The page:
The holiday season is here again, which means it’s time to brave the crowds, head out to the stores and load up on holiday gifts for your friends and loved ones. If you’re like many, you probably get great joy out of providing your family and friends with presents that they will enjoy and appreciate. If you have grandchildren, you may even go out of your way to spoil them with presents.

While it’s natural to want to give as much as possible, it’s also important that you don’t break the bank with holiday spending. After all, even if you retired recently, you could have decades’ worth of holiday seasons in front of you. Spend too much today, and you may not be able to pay for presents in the future.

Below are a few tips to consider before you start buying presents. Stick to these guidelines, and you will likely have a very happy, and budget-friendly, holiday season.

Develop a plan.

Perhaps the biggest mistake people make during the holiday season is buying gifts on the fly without any kind of plan. It’s easy to lose track of your spending when you’re making impromptu, impulse buying decisions.

Instead, write down the names of everyone on your holiday gift list. Come up with a total amount that you can safely spend without causing yourself financial distress. Then divide that amount between each person on the list.

You don’t have to allocate spending evenly. Your grandchildren may each get $100 worth of spending, while nieces and nephews may get only $25 apiece. That’s for you to decide. However, it’s important that you assign budgeted amounts to each person, and then keep your spending within those figures.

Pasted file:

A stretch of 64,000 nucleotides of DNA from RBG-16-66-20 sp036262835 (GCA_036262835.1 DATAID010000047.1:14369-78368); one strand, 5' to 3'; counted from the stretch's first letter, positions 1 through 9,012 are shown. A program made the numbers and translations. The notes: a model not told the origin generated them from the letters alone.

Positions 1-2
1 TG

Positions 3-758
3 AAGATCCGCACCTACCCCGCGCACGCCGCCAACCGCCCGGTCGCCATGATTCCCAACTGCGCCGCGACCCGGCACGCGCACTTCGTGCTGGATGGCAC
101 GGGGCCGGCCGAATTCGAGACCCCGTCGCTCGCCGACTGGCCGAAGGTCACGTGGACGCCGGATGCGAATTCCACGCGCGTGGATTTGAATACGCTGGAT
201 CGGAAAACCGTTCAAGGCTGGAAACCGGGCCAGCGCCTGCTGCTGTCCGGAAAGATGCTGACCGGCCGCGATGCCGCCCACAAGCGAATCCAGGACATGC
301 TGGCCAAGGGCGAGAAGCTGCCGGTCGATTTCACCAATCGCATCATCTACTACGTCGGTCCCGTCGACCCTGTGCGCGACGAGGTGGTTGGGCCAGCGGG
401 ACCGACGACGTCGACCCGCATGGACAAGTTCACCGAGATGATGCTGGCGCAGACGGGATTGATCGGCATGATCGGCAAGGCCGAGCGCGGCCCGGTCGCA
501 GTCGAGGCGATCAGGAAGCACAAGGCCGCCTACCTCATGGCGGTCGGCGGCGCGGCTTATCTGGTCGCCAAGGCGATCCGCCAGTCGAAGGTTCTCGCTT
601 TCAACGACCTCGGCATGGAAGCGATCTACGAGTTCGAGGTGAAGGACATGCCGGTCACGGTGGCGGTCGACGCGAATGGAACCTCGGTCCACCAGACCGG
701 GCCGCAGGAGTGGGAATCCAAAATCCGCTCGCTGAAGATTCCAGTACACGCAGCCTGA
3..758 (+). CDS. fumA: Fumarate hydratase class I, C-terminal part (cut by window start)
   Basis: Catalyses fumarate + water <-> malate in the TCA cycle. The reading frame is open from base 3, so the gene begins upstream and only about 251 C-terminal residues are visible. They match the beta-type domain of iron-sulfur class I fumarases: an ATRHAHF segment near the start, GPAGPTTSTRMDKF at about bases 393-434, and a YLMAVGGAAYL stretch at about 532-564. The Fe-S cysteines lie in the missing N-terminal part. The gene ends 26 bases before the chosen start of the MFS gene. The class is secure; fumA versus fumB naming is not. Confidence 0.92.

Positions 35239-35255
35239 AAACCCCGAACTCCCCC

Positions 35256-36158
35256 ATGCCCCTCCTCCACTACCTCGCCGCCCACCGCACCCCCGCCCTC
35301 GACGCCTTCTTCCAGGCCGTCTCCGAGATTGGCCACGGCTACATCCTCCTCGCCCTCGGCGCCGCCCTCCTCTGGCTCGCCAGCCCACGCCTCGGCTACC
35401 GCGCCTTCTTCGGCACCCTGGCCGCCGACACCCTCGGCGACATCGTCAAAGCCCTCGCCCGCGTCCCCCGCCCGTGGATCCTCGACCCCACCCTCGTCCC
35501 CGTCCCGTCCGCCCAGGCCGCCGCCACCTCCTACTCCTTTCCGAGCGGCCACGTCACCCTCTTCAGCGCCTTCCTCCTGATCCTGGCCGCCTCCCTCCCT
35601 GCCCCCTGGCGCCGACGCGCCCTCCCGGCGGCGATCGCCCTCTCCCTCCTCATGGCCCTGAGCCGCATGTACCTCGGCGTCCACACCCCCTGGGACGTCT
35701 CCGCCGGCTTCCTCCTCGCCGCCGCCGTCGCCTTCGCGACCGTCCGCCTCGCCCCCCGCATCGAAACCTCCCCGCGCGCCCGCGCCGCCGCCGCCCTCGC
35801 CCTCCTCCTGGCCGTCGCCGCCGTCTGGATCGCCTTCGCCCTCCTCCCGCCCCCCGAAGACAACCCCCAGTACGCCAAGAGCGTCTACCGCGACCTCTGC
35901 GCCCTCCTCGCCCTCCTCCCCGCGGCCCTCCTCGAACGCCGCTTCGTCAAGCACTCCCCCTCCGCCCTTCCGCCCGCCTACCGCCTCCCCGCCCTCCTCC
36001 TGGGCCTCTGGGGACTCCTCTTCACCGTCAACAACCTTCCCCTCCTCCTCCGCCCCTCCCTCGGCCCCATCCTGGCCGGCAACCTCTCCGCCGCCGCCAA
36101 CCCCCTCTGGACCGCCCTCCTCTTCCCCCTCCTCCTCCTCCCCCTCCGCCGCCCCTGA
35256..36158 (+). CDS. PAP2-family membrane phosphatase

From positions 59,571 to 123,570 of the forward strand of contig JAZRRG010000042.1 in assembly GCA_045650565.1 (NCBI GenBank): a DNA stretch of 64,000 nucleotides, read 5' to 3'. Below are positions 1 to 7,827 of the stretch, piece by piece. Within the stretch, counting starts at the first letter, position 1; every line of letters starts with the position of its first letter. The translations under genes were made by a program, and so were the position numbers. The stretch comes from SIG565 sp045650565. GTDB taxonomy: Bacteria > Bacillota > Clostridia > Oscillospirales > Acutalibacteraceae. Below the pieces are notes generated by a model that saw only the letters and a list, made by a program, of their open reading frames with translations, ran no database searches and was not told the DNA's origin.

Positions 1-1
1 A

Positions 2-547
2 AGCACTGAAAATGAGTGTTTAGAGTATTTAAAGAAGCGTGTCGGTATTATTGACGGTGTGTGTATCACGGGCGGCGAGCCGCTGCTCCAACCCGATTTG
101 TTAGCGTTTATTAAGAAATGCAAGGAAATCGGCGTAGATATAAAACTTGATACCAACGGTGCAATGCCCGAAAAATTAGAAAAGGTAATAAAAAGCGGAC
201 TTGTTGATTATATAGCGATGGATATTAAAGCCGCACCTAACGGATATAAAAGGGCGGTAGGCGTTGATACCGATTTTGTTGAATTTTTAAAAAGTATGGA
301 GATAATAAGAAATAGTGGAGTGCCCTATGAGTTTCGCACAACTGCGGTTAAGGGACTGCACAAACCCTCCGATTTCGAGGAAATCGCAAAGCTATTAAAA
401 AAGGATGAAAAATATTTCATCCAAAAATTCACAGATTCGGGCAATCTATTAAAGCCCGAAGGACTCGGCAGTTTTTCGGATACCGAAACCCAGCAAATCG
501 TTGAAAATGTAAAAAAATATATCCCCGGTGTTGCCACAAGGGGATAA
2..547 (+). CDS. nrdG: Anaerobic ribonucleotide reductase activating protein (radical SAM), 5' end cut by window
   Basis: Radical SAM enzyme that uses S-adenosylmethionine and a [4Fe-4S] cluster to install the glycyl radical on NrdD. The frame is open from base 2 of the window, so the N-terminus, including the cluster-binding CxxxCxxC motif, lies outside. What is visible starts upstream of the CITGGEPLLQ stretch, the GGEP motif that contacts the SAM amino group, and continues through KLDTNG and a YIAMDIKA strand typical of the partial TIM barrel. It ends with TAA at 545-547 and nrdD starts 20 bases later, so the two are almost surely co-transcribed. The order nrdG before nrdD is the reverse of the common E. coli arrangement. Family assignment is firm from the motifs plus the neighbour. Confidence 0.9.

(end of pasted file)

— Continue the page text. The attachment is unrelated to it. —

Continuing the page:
Pay with cash.

When you’re determining your spending limit, make sure you plan on using only cash to fund purchases. While a credit card may give you a greater spending allowance, it will also generate a substantial amount of interest. That interest could compound for years, significantly driving up the cost of your purchases and perhaps threatening your financial future.

Resist the urge to use a credit card. Plan on paying with cash. If you don’t have enough cash to fund your planned purchases, you may want to reassess your spending plans.

Be creative in your gift ideas.

Not all gifts have to cost money. There may be plenty of things you can give that don’t cost a dime and that are more meaningful than a purchased item. For example, if one of your grown children has young kids, you could give them a baby-sitting coupon book for the year. It could be full of coupons that range from an hour’s worth of babysitting all the way up to overnight stays. The parents can redeem those coupons at any time as long as they provide notice.

Also, consider whether everyone on your list should really get a gift. Cousins, nieces, nephews or longtime friends would probably be just as happy with a card and a thoughtful note. They likely don’t want you to put yourself in financial difficulty just to buy them a gift.

Need help developing your retirement spending budget? Let’s talk about it. Contact us at Intelliplan Financial. We can help you analyze your spending needs and develop a strategy. Let’s connect soon and start the conversation.


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